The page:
Qatari companies abuse World Cup workers


Courtesy of Kai Pfaffenbach

Qatari workers at work on Lusail Stadium

Beginning November 20th, tens of thousands of soccer fans from all over the world flocked to Qatar to witness 32 teams compete to win the 2022 World Cup. Billions of non-traveling spectators watched the broadcasts of games played in some of the most modern stadiums in the world. However, the broadcasts failed to depict the exploitative labor system involved in the construction of these stadiums.

Qatar, an oil-rich nation stationed on the Arabian peninsula, gained the right to hold the 2022 World Cup in 2010 under questionable circumstances. The World Cup can bring a country hundreds of millions of dollars in tourism, so dozens of nations compete to host the competition. After Qatar won the right to host, multiple sources came forward alleging that Qatar bribed high-ranking FIFA officials to secure their victory. 

Even though concerns surrounding the issue have generally subsided, Qatari companies have utilized problematic labor systems relating to the World Cup. To support such a massive event, Qatar needed to build multiple new stadiums to house the expected crowds. Seven of the eight stadiums in use for the competition finished construction within the past four years.

Construction companies have largely relied on poor, foreign laborers to complete the large projects. These companies have exploited the desperation of these workers in many cruel forms. When these migrant workers–most of whom come from Bangladesh, India, Nepal, and the Philippines–arrive, they are forced to pay hundreds of dollars in fees. After achieving employment, Qatari businesses use a system known as “kafala”. Under this system, bosses force workers to relinquish their passports and their right to move freely in Qatar. Employers then stop these individuals from switching jobs, trapping them in a cycle of abuse.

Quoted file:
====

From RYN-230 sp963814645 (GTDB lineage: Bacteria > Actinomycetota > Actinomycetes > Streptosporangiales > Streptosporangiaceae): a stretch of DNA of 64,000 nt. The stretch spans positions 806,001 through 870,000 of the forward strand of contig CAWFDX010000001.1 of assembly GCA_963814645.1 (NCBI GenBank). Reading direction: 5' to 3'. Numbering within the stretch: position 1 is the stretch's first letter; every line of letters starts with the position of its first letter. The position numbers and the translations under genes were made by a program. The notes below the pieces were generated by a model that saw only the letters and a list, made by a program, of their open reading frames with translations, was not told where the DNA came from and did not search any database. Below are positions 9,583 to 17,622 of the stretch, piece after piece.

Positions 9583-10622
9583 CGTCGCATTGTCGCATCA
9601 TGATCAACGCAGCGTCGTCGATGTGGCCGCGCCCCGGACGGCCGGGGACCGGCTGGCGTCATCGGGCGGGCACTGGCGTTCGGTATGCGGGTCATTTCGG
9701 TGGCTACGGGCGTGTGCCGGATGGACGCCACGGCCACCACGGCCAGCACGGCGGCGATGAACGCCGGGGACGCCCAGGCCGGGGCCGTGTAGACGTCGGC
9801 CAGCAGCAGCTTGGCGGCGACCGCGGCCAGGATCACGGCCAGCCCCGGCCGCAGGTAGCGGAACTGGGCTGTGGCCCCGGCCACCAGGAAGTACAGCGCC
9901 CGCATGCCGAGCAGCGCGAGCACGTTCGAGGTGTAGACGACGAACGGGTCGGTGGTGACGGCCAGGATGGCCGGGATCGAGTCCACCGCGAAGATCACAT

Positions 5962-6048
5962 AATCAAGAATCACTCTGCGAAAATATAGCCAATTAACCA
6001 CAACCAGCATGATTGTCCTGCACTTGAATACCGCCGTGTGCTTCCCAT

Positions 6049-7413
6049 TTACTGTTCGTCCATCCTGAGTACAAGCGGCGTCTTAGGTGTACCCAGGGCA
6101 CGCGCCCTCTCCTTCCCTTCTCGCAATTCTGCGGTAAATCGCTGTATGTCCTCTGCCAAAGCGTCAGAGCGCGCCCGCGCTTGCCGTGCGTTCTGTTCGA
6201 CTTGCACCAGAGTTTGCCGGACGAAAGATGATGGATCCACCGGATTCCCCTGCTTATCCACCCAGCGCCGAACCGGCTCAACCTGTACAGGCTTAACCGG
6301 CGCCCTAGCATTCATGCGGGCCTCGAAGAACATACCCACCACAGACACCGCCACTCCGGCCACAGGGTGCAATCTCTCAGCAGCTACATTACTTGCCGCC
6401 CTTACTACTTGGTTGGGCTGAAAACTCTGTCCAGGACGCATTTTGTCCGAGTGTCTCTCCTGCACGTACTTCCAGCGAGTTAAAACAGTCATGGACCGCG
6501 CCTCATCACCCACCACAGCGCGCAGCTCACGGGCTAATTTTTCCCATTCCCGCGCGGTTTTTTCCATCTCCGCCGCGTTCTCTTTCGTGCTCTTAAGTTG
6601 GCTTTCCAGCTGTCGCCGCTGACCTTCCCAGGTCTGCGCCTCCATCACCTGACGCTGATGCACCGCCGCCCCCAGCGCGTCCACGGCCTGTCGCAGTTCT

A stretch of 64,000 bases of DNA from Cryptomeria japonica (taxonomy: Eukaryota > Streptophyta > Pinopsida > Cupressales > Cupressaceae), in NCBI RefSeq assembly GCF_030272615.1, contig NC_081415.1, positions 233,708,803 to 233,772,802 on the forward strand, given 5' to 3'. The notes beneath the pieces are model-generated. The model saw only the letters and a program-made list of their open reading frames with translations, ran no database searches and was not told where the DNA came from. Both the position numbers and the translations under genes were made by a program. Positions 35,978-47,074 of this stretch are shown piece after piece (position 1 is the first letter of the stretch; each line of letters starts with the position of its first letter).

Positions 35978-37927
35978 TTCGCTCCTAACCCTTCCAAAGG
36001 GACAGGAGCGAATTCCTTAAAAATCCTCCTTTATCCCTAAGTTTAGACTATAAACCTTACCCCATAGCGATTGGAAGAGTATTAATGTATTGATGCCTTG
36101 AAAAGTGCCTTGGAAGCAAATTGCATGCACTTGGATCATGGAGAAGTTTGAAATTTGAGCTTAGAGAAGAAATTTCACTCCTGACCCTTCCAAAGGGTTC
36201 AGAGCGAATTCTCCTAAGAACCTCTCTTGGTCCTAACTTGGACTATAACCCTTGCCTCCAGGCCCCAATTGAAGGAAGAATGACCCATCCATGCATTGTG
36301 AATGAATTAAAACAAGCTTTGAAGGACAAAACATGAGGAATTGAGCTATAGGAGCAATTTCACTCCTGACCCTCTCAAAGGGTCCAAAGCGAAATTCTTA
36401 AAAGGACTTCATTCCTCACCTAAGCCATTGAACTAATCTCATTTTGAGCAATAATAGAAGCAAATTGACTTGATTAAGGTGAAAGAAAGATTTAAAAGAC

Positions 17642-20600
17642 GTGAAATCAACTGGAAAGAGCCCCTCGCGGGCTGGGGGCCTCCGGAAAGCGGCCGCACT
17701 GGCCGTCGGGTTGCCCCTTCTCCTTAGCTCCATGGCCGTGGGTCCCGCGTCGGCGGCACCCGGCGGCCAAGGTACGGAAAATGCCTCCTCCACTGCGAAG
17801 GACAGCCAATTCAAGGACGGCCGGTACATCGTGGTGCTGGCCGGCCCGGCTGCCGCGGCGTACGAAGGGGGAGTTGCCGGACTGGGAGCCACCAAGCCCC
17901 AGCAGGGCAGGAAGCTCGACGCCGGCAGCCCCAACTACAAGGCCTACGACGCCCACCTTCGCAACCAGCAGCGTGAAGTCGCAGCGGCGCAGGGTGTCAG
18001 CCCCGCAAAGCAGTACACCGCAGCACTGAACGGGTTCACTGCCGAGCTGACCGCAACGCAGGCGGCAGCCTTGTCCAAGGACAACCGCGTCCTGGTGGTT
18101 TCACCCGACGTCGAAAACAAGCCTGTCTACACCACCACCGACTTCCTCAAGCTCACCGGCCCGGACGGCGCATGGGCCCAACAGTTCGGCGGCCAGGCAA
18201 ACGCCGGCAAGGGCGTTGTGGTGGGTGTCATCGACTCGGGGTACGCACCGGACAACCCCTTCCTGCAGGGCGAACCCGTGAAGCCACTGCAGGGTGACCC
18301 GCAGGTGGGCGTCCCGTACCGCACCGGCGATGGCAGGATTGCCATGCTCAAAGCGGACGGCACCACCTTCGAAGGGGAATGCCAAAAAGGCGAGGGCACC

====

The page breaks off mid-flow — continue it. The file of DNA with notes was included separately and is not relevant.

In addition to these unfair policies, laborers also receive low and infrequent wages. In many cases, workers have gone weeks without receiving the wages promised to them. These groups have often tried to form strikes to combat abusive business practices, but individuals involved in these efforts are often threatened or deported. Many others can’t involve themselves in such efforts because losing employment simply isn’t an option. 

Migrant workers are also subject to dangerous and cruel working conditions. Laborers are confined to live in small, cramped camps adjacent to the stadiums. The extreme heat during summers in Qatar has also led dozens of workers to die of exhaustion, heat stroke, or other related illnesses. In 2021 alone, the International Labor Organization reported that 50 foreign laborers working on World Cup projects died, while hundreds more were seriously injured. Actual numbers may be even higher if Qatari companies have concealed statistics to avoid controversy. 

Though Qatar’s government seems to be implementing worker reforms, these efforts have largely come too late. Thousands of exploited workers have already experienced horrible living conditions and injuries, and hundreds have died.

Continuing its long history of cartoonish greed, FIFA has done nothing in response to the conditions in Qatar. Time and time again, FIFA has damaged people’s lives to protect its bottom line. FIFA must be forced to take accountability for its inaction and role in this system. It must serve as an organization to promote the passion for soccer, rather than one based on corruption and callousness. Otherwise, thousands of people will continue to be abused by FIFA’s decisions.